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Where to find financial advice

To mark the launch of Crowdstacker’s eBook 'Your Essential Guide to Personal Finance' we have commissioned a series of complementary articles looking at the key current issues and how you can tackle them.

By personal finance journalist Emma Lunn
Do you want to find the best home for your savings? Or perhaps you need to save money on your household bills, or cut the cost of your next holiday? 

You might not need a financial adviser for many day-to-day money issues. There is a wealth of free information readily available – you just need to know where to look. Price comparison websites can be great places to quickly view the best financial deals. As the name suggests, price comparison websites compare different providers’ prices for anything from gas and electricity to mobile phone tariffs. These sites can be a great way to save money on your household bills and insurance policies. 

The best known comparison sites include Moneysupermarket.com, GoCompare.com and Confused.com. For products priced individually, such as car insurance, consumers will need to fill in online forms about themselves and their circumstances. Comparison sites allow you to fill in your details once and receive personalised quotes from multiple providers. Before buying a product recommended by a price comparison site, read the terms and conditions and check what you get for your money. In the case of car insurance, for instance, you might find a cheap quote comes with a high excess.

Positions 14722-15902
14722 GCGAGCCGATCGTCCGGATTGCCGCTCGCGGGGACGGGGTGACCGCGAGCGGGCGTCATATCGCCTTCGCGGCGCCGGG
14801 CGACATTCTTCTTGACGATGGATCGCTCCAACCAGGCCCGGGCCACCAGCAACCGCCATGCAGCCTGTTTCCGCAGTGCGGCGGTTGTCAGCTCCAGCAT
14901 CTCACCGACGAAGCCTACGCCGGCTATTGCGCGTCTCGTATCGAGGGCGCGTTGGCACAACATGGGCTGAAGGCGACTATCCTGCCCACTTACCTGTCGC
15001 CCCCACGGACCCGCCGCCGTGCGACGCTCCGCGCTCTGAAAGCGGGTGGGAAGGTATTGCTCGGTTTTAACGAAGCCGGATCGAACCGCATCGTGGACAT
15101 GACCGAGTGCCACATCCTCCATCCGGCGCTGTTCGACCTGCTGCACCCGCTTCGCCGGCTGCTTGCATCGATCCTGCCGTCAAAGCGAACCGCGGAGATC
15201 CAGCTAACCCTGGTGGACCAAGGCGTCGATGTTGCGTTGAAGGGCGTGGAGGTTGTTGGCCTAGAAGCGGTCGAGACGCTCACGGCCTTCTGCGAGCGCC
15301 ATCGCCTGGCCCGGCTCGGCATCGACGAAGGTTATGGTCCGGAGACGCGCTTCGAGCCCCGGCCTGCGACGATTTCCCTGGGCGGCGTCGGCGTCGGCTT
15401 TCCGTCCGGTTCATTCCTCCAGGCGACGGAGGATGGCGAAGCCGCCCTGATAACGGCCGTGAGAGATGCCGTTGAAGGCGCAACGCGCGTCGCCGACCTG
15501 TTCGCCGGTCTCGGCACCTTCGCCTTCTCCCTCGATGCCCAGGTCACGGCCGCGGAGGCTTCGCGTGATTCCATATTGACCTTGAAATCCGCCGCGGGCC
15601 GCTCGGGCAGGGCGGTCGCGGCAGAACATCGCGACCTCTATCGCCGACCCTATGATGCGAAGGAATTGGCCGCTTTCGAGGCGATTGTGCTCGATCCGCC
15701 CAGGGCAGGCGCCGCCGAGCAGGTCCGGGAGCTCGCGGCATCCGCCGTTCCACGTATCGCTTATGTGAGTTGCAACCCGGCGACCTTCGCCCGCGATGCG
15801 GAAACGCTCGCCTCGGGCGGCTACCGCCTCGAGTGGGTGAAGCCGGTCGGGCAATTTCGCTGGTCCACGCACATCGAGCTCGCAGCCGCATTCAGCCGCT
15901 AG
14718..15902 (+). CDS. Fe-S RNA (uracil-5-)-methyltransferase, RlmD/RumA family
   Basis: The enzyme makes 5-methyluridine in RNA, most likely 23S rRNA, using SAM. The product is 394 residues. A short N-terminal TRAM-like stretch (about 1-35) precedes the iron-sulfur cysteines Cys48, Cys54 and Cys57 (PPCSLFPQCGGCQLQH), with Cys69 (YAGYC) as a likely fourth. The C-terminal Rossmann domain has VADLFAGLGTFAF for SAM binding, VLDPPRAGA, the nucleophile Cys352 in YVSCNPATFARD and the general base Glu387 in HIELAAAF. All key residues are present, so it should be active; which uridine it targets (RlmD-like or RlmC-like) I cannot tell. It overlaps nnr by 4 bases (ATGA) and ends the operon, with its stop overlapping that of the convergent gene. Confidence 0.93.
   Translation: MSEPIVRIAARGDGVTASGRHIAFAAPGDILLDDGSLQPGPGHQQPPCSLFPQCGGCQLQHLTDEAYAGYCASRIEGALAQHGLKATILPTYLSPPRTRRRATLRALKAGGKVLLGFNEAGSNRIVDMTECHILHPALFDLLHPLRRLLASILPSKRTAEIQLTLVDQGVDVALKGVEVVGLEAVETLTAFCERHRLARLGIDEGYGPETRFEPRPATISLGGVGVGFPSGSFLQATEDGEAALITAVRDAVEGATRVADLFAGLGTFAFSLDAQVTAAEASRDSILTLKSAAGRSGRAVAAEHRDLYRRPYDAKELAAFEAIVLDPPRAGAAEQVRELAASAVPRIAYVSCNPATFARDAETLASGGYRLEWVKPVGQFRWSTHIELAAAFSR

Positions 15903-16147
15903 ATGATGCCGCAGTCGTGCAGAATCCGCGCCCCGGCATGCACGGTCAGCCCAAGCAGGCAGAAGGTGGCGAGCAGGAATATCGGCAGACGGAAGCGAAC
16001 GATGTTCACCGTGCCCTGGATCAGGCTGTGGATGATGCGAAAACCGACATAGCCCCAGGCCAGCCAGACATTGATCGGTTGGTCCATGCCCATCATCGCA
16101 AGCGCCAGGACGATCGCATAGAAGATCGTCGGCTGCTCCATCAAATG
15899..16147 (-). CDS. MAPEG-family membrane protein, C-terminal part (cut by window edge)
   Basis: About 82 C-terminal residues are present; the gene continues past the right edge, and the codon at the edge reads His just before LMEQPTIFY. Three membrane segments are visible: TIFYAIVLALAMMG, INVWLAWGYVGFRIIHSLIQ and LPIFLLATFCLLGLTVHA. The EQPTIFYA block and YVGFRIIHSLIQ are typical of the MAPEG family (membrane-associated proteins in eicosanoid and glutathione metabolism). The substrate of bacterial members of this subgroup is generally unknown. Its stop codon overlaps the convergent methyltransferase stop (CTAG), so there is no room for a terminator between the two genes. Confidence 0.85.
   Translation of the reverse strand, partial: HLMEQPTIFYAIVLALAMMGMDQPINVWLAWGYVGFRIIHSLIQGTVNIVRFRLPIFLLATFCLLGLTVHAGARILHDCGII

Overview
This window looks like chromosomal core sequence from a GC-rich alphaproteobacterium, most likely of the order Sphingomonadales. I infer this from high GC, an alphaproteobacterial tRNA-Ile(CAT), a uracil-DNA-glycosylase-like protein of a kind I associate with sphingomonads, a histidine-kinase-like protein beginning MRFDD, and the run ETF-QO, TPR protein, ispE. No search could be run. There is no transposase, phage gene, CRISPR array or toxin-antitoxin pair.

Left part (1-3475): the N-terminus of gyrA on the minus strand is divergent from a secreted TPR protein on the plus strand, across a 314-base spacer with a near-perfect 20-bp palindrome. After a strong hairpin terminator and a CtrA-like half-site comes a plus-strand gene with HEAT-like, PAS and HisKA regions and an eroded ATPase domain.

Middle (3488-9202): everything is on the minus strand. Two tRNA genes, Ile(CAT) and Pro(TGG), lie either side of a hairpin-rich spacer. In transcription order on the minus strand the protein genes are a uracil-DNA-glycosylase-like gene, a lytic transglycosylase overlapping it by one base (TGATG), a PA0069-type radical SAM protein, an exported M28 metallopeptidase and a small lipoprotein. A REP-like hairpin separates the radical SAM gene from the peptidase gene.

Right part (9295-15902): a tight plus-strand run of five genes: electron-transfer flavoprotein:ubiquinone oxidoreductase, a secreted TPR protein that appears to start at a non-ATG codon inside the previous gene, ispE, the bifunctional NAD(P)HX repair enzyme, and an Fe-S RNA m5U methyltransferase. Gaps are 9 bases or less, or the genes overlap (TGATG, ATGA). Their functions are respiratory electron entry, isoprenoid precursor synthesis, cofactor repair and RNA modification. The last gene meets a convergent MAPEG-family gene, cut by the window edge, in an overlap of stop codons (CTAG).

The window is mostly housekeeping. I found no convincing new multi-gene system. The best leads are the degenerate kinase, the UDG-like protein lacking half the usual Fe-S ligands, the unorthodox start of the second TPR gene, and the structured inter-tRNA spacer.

Best buy tables are always worth checking out
Best buy tables list certain financial products, such as savings rates, mortgages and credit cards, by price. Data analysts such as Moneyfacts.com  compile the tables, publish them online and also provide them to the financial pages of national newspapers.

However, the downside of best buy tables can be the lack of detail about suitability. For example, you might see a cheap mortgage rate but when you read the small print discover that you’re not eligible for some reason. 

Neither best buy tables or price comparison sites offer ‘regulated’ financial advice. This means if you buy a financial product based only on the information you receive from them, you will have fewer rights if the product turns out to be unsuitable.

Don’t overlook newspaper personal finance pages
All the national newspapers in the UK have a personal finance or money section of some kind. These sections are normally published at the weekend but there are some during the week too.
Newspapers can help you find out a lot more about financial companies before you do business with them. Readers often approach newspapers for help if they feel they’ve been ripped off or can’t get a complaint solved by a company.

Elsewhere in the money sections, journalists will take a closer look at certain financial products, point out pitfalls, and discuss whether certain products are really necessary at all.

Get to know your way around the plethora of internet money advice sites
Probably the best-known money saving website is moneysavingexpert.com run by financial expert Martin Lewis. Subscribe to the site’s weekly email moneysavingexpert.com/latesttip contains numerous money saving tips on everything from banking to shopping. 

It often includes “voucher codes” for shopping discounts. For example, one of the most recent email alerts includes a code for 40% off contact lenses and a 30% discount at The Body Shop.

Other websites offering money saving advice include moneymagpie.com and savvywoman.co.uk

When you need face to face financial advice
Price comparison websites, newspapers and the internet can be great for day-to-day money saving but for big financial decisions – such as mortgages, pensions and investments – it may be best to go to a financial adviser.

Financial advisers are regulated by the Financial Conduct Authority (FCA). This means they must have certain qualifications and stick to a set of rules. If things go wrong, such as  a customer being mis-sold a product, consumers can take their complaint to the Financial Ombudsman Service.

You can find an independent financial adviser (IFA) in your local area at unbiased.co.uk. 

"Your Essential Guide to Personal Finance". Get your free copy of our eBook here.

 

 

10th June 2016